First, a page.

The year is already halfway over, and it will be time to prepare for Uncle Sam’s payday once more. For many, paying taxes on your cryptocurrency can sometimes be a logistical nightmare. Every cryptocurrency transaction has an accounting as well as a tax implication. There is currently a bipartisan bill introduced in the Senate that would make tax exemptions for gains/and transactions under $50. Until the Crypto Tax Fairness Act passes, transactions of all sizes will need to be accounted for.
The bear market that world markets have found themselves in has changed investing and trading strategies, making things more complicated on the tax front. Think dollar-cost averaging, staking, buying the dip, and more.
Good wallet hygiene is something that everyone from active traders and casual possessors of digital assets should always keep in mind. You’ll want to label each of your wallets according to their purposes, making sure that you know what it’s for.
If you’ve been paid in Bitcoin this year, you’ll want to have a dedicated wallet for payment. Some may advise keeping your crypto transactions together in one wallet, although this makes things more difficult to know what they’re for. Having one wallet will also help your accountant to understand your transactions.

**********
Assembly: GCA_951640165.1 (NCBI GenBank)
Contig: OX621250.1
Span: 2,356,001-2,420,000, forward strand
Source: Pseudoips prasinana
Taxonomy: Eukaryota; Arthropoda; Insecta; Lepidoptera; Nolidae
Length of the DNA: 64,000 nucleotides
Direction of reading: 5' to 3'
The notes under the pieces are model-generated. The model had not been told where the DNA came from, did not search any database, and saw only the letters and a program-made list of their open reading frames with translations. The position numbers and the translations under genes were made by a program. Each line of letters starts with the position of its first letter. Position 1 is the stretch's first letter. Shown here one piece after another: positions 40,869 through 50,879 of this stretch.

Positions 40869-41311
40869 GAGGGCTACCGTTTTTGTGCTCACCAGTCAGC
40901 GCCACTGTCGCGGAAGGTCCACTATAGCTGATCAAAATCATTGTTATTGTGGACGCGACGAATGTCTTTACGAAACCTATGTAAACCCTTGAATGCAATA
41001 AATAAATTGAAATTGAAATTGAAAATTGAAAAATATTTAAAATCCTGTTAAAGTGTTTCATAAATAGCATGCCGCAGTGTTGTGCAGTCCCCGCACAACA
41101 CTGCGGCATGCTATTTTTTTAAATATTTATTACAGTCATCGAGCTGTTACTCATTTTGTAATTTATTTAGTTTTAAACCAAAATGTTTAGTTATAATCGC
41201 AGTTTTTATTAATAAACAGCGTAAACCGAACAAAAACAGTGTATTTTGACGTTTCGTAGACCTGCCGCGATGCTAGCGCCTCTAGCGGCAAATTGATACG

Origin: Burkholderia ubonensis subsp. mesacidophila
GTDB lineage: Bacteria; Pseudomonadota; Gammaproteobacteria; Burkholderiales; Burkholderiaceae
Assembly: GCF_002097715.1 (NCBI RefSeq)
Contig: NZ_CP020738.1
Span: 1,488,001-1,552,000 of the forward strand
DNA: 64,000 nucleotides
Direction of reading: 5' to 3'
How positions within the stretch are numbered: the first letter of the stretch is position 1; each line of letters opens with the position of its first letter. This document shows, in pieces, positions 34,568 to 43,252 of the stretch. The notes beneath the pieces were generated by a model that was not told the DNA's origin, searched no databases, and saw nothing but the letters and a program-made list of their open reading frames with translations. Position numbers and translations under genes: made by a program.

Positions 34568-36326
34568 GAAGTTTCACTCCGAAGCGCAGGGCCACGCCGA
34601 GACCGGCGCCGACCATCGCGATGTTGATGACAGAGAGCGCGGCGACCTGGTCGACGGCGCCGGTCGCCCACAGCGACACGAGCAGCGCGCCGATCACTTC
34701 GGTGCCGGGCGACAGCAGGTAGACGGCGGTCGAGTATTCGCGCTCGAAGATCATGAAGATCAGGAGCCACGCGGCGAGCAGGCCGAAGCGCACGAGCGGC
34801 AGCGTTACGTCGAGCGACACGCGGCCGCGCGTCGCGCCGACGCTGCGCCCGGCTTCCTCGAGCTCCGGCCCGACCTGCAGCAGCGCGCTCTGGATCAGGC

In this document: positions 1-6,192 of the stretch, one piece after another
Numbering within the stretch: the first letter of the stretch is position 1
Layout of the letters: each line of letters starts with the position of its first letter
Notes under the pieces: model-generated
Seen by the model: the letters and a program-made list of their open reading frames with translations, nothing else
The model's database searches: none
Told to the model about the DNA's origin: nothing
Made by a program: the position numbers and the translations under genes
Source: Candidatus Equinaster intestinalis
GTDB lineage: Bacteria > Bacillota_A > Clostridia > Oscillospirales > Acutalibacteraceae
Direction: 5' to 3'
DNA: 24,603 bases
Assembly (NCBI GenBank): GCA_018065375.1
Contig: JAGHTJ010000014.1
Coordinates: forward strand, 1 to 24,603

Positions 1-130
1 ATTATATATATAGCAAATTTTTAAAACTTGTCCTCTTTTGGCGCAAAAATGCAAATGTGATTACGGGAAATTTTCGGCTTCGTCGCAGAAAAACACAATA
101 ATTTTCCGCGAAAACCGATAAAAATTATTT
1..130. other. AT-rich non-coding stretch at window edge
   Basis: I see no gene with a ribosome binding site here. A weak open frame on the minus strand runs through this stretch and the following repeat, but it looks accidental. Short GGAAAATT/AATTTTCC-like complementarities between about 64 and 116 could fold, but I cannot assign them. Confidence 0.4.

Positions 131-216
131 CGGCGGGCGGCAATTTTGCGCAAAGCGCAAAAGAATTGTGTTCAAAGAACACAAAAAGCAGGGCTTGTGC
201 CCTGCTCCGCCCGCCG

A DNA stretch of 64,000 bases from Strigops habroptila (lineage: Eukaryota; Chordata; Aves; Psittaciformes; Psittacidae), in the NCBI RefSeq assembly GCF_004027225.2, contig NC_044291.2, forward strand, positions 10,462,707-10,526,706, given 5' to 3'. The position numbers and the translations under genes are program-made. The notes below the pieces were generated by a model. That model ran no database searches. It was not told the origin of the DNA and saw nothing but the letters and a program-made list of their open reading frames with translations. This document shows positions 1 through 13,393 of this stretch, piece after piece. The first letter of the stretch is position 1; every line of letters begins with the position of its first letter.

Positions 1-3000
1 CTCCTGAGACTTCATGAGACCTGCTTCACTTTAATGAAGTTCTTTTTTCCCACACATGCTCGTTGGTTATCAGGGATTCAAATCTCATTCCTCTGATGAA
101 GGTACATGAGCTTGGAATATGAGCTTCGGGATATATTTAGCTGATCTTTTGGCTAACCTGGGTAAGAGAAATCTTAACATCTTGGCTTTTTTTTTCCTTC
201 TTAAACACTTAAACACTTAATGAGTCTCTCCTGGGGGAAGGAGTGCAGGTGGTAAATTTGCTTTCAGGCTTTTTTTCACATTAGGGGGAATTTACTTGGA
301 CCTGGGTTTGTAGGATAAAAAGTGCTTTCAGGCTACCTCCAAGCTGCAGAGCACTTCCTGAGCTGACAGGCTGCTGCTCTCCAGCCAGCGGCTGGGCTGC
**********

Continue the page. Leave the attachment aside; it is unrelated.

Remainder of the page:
If you’ve decided to dabble into crypto for the first time this year and “buy the dip”, you’ll want to mention it to your tax professional so that they are aware. Multiple exchanges on various blockchains can give your accountant agita. Communicating with your CPA ahead of tax season can help you prepare and make sure that you are both on the same page.
If you have been active in trading this year amongst the market volatility, you’ll want to make sure that you are keeping detailed records of your transactions. There is a misconception for some people that the blockchain will keep track of your exchanges for you, and while in some respects it does, it is not easily translatable and is sometimes missing crucial information. Keeping track of this information somewhere either digitally or manually will make your and your accountant’s lives this upcoming tax season.
If you want to make the process simple for your CPA, using multiple exchanges is a no-go. This creates unnecessary headaches for a CPA that can be avoided. This is because each exchange outputs its data in different formats which makes it more difficult when trying to combine transactions together. Not to mention that it increases the likelihood of introducing errors, which nobody wants. Using one exchange will make things more uniform and easier to process once tax season rolls along.
Cryptocurrency, being relatively new, is constantly changing in terms of regulation. Crypto taxes may look very different this year than they will a few years from now. To eliminate some of the uncertainty in the process, there are always software solutions that will integrate directly with your wallet. This will automate and streamline the process making tax time a breeze. There are lots of good options that will work best for you depending on your personal needs.